I picked up Fooled by Randomness: The Hidden Role of Chance in Life and in the Markets, by Nassim Nicholas Taleb, on the recommendation of a mathematician (Vipul Naik, my son). I was expecting a heavy treatise on economics and statistics. It was however a very engrossing book written in a lucid and conversational style, with historical events and everyday situations used freely to provide insights.
Here is the book summary/ key insights (that I picked up from the book):
1) Human beings are wired in a way that they are unable to intuitively handle randomness and chance.
2) We are adept at explaining everything through a cause-effect; because we just can’t handle uncertainty. And a statistical correlation does not necessarily mean one causes the other.
3) Ignoring rare events (outliers) in building prediction models is fooling ourselves – rare events are a part of the process and environment, and their impact is rarely understood or considered by people.
4) We try to explain extraordinary successes as the result of brilliant strategy or business model or formula or leadership skills or intelligence; while it is often just dumb luck. This is more so of domains like stock trading, marketing, and running a business. We try to learn from and emulate the “winners”, without much success ourselves (by trying to implement the so-called strategies of successful people). Basically, according to the book, many of the winners are just lucky fools :-).
5) Nice symmetrical probability distributions cannot be expected of any human endeavor (symmetrical distributions may be used to understand controlled situations like gambling – toss of a coin, or rolling of a dice). When we simplify probability distributions and approximate them to neat curves, the results that we get are unreliable.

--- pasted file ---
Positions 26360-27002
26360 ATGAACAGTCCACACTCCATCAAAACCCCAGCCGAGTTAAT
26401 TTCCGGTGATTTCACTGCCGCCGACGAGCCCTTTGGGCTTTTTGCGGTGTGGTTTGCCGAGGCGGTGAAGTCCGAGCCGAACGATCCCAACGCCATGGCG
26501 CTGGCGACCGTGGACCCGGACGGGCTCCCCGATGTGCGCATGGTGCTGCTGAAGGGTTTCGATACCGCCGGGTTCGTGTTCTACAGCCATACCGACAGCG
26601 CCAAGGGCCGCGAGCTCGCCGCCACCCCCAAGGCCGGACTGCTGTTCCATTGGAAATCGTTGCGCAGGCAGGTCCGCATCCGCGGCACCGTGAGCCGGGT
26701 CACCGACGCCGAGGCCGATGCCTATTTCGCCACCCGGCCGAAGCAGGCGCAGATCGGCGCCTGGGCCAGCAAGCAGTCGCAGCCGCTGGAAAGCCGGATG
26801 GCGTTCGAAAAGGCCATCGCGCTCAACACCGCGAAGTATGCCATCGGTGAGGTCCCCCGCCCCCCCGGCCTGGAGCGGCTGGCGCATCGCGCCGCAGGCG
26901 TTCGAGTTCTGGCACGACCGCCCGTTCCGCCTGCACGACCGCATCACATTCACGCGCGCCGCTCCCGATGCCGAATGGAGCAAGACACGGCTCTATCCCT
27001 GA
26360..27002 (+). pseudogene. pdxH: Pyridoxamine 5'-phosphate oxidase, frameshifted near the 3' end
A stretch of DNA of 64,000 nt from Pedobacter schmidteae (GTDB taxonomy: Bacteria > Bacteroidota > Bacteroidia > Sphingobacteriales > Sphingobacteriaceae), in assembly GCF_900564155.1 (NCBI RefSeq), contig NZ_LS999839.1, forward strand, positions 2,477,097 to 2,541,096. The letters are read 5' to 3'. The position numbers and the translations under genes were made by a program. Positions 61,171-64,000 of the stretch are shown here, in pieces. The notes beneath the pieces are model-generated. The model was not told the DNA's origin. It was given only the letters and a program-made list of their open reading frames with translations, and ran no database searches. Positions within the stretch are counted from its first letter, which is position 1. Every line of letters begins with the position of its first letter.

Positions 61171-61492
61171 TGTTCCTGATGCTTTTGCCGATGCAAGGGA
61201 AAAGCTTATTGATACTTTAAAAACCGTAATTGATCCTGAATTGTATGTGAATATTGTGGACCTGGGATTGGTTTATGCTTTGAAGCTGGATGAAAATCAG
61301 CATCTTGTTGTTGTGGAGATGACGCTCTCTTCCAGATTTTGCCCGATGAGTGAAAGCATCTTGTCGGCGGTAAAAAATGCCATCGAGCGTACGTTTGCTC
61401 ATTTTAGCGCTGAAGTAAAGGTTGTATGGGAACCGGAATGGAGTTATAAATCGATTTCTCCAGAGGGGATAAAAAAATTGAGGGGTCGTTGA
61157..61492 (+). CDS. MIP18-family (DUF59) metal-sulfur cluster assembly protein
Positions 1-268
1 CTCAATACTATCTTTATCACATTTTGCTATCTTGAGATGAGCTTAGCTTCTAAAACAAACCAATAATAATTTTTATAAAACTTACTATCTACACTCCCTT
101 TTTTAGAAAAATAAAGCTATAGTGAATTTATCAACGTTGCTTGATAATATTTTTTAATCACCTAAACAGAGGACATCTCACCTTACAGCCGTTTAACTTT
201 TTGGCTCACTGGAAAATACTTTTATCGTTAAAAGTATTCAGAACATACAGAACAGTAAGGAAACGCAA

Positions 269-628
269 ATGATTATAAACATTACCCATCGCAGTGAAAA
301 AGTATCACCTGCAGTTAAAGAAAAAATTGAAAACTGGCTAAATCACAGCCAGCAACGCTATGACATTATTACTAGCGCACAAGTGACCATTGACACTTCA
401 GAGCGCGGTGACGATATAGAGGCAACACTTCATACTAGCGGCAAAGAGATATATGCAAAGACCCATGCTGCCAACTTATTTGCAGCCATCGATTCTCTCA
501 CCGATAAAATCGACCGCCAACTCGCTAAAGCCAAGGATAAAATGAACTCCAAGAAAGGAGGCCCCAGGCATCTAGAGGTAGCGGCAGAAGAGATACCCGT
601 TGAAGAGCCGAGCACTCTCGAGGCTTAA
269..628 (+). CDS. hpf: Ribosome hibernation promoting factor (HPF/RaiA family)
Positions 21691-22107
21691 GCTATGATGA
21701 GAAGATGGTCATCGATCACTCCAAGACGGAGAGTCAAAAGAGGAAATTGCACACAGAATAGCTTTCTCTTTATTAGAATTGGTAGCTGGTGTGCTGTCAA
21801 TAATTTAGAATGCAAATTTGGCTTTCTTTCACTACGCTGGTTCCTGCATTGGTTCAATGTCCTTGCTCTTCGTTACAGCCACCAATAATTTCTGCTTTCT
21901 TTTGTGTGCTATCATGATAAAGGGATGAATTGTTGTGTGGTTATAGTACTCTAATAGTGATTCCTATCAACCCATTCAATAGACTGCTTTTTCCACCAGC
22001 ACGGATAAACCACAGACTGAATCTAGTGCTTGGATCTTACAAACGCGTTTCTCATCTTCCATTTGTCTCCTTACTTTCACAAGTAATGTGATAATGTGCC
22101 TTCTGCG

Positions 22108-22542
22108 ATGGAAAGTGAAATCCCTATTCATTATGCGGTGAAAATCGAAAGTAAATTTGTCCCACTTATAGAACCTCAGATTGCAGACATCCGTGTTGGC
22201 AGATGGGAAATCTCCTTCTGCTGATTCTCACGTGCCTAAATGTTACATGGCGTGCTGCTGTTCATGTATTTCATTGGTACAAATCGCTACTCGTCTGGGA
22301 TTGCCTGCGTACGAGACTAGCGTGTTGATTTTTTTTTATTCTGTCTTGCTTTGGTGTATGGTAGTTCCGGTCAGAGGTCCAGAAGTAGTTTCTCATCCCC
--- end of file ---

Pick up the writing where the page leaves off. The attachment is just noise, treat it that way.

6) Though Monte Carlo simulations are looked down upon (“that is cheating, it is not statistics!”) by purists, it is still be the best way to model complex, real situations and understand the potential randomness of the outcomes, and can be used for informed decision making.
7) Past performance cannot be blindly used to predict future performance. Hence, we should not overestimate the accuracy of our beliefs just because we have been successful in the past, we should reexamine our beliefs based on logic, and always have a backup plan.
One of issues with the book is that it lacks structure and tends to jump from topic to topic. The tone is also snobbish and contemptuous at places, and it may make some people (who are secretly think that their success may be attributable to luck :-)) annoyed or even angry.
The author Nassim Nicholas Taleb is Distinguished Professor of Risk Engineering at New York University’s Polytechnic Institute. He has been a mathematical trader, essayist, philosopher, and researcher. He specializes in understanding uncertainty, luck, probability, knowledge, and decision making. Taleb has been described as a dissident thinker, maverick, irreverent, iconoclastic, and unconventional.
Another book by Taleb in a similar vein is The Black Swan – this is an earlier book, and again very interesting to read. Taleb has also authored AntiFragile, The Bed of Procrustes and Dynamic Hedging.
I recommend this book very highly for anyone involved in high maturity implementation of the CMMI®/ People CMM® models.
For people who are looking for quick-fix templates and control chart macros, this book is not for you (as if high maturity practices can be implemented using quick-fix solutions :-).
Here are some details of the book, in case you want to get your hands on it:
Title: Fooled by Randomness: The Hidden Role of Chance in Life and in the Markets
Author: Nassim Nicholas Taleb
Publishing Date: First Version Around 2001
Publisher: Random House/ Penguin
Available as eBook in Amazon Kindle.
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Also, please add other insights that you may have got from the book, using the “comments” feature available at the top of this article/ post.
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